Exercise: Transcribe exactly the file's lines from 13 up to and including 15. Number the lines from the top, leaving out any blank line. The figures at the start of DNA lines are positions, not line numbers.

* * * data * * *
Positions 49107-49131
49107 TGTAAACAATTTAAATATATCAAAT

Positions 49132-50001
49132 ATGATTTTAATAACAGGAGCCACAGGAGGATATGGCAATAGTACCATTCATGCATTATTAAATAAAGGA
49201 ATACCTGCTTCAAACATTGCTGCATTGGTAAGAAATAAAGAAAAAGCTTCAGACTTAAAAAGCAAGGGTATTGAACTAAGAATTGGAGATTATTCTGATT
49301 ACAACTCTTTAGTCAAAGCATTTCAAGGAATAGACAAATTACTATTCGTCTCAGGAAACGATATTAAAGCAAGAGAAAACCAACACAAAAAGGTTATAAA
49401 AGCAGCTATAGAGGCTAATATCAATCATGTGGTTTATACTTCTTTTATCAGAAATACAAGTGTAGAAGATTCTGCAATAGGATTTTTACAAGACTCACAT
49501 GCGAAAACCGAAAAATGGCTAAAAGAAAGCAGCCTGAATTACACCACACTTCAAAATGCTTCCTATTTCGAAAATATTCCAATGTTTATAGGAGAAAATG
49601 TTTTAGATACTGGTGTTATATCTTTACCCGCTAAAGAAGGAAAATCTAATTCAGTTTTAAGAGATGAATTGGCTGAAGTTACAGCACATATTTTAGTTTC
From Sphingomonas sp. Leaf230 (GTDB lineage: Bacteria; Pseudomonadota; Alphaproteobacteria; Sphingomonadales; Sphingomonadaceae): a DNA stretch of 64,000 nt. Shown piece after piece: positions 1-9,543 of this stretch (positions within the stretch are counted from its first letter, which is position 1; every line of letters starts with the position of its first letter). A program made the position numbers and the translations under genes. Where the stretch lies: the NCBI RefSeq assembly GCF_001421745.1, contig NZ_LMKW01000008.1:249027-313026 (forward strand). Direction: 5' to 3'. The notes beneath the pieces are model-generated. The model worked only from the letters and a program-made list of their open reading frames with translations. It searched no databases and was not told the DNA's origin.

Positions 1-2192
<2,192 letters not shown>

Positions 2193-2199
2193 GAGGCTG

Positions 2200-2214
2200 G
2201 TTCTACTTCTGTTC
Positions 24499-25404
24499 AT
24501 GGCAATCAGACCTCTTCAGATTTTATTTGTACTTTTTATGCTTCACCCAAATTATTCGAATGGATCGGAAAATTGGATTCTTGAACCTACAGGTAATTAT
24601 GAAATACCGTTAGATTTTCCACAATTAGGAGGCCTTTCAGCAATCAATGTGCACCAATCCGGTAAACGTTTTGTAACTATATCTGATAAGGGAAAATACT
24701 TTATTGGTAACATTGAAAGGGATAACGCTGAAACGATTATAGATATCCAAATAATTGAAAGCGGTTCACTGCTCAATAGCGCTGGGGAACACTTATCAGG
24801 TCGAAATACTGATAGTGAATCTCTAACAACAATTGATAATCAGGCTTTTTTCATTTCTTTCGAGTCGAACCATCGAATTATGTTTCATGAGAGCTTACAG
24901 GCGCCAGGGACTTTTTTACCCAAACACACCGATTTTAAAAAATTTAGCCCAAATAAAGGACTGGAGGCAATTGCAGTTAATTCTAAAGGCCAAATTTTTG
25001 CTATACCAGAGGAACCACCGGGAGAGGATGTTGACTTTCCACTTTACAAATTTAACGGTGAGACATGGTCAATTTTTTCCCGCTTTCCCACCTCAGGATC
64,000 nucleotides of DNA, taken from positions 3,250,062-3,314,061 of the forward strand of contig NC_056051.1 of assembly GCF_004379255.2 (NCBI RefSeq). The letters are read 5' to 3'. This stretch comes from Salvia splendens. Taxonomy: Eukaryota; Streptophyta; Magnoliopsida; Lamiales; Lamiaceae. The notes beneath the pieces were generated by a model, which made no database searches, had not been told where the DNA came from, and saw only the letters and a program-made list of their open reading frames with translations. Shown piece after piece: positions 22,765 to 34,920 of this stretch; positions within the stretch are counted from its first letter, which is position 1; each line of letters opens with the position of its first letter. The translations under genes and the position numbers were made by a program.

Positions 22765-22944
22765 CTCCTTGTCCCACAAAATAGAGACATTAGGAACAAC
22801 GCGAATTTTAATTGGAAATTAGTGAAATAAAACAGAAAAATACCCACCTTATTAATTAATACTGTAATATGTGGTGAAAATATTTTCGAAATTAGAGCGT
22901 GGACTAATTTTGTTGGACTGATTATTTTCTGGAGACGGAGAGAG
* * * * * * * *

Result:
Positions 2193-2199
2193 GAGGCTG

Positions 2200-2214